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Mr. Loughton: To ask the Chancellor of the Exchequer what the proceeds have been from the landfill tax in each of the last five financial years; how much of this has gone to (a) the Exchequer and (b) community projects; and what figures are estimated for the current year. 
Mr. Timms: Total landfill tax receipts net of credits claimed in respect of contributions to environmental bodies, for each financial year since the introduction of the tax on 1 October 1996, are as follows.
The revenue raised from landfill tax is general Government revenue not earmarked for particular purposes. However, funding is available through the Landfill Tax Environmental Bodies Credit Scheme to support projects which achieve lasting community and environmental benefits and advance more sustainable waste management practices. Under the scheme, landfill site operators who are registered for landfill tax may claim tax credits to the value of 90 per cent. of any contribution they make to an approved environmental body, subject to an overall cap of 20 per cent. of their annual tax liability, in each 'contribution year'.Total credits claimed in respect of contributions to the scheme, for each financial year since the introduction of the tax are as follows.
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Mr. Loughton: To ask the Chancellor of the Exchequer if he will list the independent environmental trusts which have benefited the proceeds of the landfill tax in each of the last five years in each local authority area in England and Wales. 
Mr. Timms: Information about which environmental bodies have received contributions under the Landfill Tax Environmental Bodies Credit Scheme is a matter for the Regulator for the scheme, ENTRUST. I have therefore asked them to provide such data as they hold and will place a copy of their response in the Library.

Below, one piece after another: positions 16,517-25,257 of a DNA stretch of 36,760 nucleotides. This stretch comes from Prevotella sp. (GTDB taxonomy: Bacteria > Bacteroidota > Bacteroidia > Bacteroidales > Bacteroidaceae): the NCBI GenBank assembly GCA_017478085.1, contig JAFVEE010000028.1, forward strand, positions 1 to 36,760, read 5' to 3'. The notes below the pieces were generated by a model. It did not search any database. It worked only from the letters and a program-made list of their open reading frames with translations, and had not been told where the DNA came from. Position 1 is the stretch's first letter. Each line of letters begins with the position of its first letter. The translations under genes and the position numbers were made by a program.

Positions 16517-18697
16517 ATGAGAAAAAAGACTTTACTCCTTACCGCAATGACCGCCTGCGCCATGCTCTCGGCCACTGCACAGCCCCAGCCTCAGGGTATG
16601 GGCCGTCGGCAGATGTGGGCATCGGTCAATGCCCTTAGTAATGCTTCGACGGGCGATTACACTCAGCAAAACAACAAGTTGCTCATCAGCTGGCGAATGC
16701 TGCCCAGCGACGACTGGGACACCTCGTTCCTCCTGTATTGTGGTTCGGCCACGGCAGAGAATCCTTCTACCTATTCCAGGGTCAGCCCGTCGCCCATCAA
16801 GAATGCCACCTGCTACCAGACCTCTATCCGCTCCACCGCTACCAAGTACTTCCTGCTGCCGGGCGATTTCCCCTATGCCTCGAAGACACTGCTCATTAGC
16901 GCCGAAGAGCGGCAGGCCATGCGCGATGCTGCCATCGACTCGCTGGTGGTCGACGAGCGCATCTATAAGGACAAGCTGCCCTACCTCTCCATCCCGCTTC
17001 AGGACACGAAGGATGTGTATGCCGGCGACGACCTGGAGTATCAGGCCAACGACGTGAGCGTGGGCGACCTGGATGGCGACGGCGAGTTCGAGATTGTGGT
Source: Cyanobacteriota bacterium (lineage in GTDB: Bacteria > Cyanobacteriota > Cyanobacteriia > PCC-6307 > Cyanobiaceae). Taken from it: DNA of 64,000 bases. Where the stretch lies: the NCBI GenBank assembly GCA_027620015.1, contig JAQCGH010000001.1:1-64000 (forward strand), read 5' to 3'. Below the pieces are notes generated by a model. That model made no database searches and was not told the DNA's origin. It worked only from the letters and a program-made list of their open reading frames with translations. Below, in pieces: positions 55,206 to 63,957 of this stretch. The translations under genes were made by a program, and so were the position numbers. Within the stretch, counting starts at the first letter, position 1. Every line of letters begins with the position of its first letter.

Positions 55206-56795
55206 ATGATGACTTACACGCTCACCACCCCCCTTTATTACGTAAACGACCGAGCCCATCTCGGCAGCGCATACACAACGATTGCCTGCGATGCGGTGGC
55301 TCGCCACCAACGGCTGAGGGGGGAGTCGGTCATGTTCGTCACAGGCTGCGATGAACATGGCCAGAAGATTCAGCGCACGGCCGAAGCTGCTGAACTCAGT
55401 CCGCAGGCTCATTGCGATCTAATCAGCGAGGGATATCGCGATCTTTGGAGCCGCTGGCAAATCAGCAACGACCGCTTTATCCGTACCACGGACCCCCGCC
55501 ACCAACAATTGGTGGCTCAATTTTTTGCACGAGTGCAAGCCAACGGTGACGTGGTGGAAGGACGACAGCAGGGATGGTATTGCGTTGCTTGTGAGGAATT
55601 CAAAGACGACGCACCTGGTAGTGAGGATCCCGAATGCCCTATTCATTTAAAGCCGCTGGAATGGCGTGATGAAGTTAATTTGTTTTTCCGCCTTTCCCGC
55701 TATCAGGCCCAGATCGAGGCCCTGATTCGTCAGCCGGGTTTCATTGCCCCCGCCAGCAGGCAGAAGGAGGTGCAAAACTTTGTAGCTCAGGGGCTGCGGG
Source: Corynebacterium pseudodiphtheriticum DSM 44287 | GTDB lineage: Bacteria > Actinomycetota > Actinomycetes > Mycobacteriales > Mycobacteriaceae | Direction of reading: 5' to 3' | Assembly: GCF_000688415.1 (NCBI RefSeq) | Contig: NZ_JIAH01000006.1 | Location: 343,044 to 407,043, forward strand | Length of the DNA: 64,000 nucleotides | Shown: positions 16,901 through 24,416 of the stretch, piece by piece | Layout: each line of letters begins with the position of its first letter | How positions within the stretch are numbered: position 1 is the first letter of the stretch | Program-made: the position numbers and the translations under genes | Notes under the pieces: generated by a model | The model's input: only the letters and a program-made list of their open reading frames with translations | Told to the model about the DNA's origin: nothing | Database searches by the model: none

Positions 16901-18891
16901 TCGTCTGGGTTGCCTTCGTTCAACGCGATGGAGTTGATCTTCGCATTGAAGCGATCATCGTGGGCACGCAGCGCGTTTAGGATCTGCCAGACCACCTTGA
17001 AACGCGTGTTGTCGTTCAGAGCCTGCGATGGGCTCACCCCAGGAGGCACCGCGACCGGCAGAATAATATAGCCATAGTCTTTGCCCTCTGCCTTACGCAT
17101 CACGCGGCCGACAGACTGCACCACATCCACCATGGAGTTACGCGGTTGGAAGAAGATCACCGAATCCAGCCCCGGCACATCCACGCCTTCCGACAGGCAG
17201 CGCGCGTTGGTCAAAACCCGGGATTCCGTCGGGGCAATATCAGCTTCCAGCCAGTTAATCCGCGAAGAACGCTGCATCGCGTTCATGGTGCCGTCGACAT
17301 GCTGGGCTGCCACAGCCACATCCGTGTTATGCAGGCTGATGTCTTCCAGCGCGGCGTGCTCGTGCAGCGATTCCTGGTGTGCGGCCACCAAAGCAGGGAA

Mr. Timms: The amount of excise duty raised on road fuels for the last five years is published in Table K2 of "HM Customs and Excise Annual Report 1998-1999". The estimated amount of VAT raised on road fuels can be calculated from the amount of household expenditure on petrol and derv. This is shown in Table 6.1 of "Consumer Trends", published by the Office for National Statistics.
Sir Teddy Taylor: To ask the Chancellor of the Exchequer what estimate he has made of the impact of the fall in the value of the euro on the cost of the UK's contributions to the EU; and if he will make a statement. 
Dr. Lynne Jones: To ask the Chancellor of the Exchequer if he will list documents and publications produced by the Treasury, Bank of England and associated public bodies that are available at sub-post offices. 
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Mr. Opik: To ask the Secretary of State for Northern Ireland what percentage of the Northern Ireland Structural Funds Plan 2000-06 will be allocated to nature conservation projects; how much of this will be allocated to (a) projects relating to the Draft Northern Ireland Biodiversity Strategy and (b) the protection and restoration of Northern Ireland's Natura 2000 network; and if he will make a statement.